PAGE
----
Bonds. At their most basic, bonds are loans. When you buy a bond, you become a lender to an institution, and that institution pays you interest. As long as the institution does not go bankrupt, it will also pay back the principal on the bond, but no more than the principal.

There are two basic types of bonds: government bonds and corporate bonds. U.S. government bonds (otherwise known as T-bills or Treasurys) are issued and guaranteed by Uncle Sam. They typically offer a modest return with low risk. Corporate bonds are issued by companies and carry a higher degree of risk (should the company default) as well as return.

Bond investors must also consider interest rate risk. When prevailing interest rates rise, the market value of existing bonds tends to fall. (The opposite is also true.) The only way to alleviate interest rate risk is by holding the bond to maturity. Investing in corporate bonds also tends to require just as much homework as stock investing, yet bonds generally have lower returns.

Given their lower risk, there is certainly a place for bonds or bond mutual funds in most portfolios, but their relative safety comes with the price of lower expected returns compared with stocks over the long term.

Real estate. Most people's homes are indeed their largest investments. We all have to live somewhere, and a happy side effect is that real estate tends to appreciate in value over time. But if you are going to use real estate as a true investment vehicle by buying a second home, a piece of land or a rental property, it's important to keep the following in mind.

First, real estate can and does sometimes decline in value. Second, real-estate taxes will constantly eat into returns. Third, real-estate owners must worry about physically maintaining their properties or must pay someone else to do it. Likewise, they often must deal with tenants and collect rents. Finally, real estate is rather illiquid and takes time to sell -- a potential problem if you need your money back quickly.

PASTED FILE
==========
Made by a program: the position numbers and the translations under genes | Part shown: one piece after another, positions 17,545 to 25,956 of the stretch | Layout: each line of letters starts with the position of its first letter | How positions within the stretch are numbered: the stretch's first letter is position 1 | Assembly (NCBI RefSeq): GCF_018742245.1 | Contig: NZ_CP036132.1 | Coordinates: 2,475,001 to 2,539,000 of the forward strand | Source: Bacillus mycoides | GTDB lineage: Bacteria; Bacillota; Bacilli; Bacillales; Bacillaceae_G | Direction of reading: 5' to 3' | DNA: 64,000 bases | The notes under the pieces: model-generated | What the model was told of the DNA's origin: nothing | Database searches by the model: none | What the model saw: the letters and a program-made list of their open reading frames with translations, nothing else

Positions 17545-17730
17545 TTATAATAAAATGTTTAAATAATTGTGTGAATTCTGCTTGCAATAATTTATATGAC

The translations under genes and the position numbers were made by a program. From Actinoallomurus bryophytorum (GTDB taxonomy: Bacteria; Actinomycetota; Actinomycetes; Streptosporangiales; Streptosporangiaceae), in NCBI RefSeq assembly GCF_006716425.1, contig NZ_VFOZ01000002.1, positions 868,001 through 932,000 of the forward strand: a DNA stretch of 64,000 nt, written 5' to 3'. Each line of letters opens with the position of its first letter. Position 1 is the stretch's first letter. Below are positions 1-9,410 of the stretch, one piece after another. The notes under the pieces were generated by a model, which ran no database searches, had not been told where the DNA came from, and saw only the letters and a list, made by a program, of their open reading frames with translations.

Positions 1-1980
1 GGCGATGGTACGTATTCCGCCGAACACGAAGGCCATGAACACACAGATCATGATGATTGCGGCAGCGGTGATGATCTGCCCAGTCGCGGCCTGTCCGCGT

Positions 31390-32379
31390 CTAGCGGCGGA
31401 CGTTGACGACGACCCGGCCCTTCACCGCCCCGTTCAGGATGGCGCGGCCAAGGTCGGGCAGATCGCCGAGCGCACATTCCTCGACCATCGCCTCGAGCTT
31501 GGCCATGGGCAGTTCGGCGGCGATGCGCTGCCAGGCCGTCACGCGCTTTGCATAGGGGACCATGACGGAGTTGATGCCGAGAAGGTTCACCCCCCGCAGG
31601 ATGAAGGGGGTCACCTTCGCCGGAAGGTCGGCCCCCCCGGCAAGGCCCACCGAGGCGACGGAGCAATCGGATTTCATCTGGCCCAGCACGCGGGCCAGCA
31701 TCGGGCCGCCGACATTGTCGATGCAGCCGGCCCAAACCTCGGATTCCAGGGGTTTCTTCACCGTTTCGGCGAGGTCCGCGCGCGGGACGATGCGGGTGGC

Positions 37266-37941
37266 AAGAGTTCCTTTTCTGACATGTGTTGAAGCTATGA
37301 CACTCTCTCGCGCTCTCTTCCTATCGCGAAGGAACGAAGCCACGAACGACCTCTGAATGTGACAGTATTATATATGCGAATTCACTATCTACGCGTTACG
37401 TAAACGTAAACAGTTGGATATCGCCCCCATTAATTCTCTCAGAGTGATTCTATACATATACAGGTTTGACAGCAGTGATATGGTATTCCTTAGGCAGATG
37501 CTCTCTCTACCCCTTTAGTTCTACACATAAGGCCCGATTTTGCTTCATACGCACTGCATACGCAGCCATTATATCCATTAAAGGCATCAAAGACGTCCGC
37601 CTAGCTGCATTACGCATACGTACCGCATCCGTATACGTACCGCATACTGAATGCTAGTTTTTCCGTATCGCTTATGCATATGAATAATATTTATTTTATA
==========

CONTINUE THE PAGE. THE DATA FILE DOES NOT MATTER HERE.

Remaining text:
Some people do nothing but invest their savings in real estate and do quite well. But just as stock investing requires effort, so does real-estate investing.

Bank savings accounts. The problem with bank savings accounts and certificates of deposit is that they offer very low returns. The upside is that there is essentially zero risk in these investment vehicles, and your principal is protected. These types of accounts are fine as rainy-day funds -- a place to park money for short-term spending needs or for an emergency. But they really should not be viewed as long-term investment vehicles.

The low returns of these investments are a problem because of inflation. For instance, if you get a 3% return on a savings account, but inflation is also dropping the buying power of your dollar by 3% a year, you really aren't making any money. Your real return (return adjusted for inflation) is zero, meaning that your money is not really working for you.

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The bottom line

Though investing in stocks may indeed require more work and carry a higher degree of risk compared with other investment opportunities, you cannot ignore the higher potential return that stocks provide. And as we will show in the next lesson, given enough time, a slightly higher return on your investments can lead to dramatically larger dollar sums for whatever your financial goals in life may be.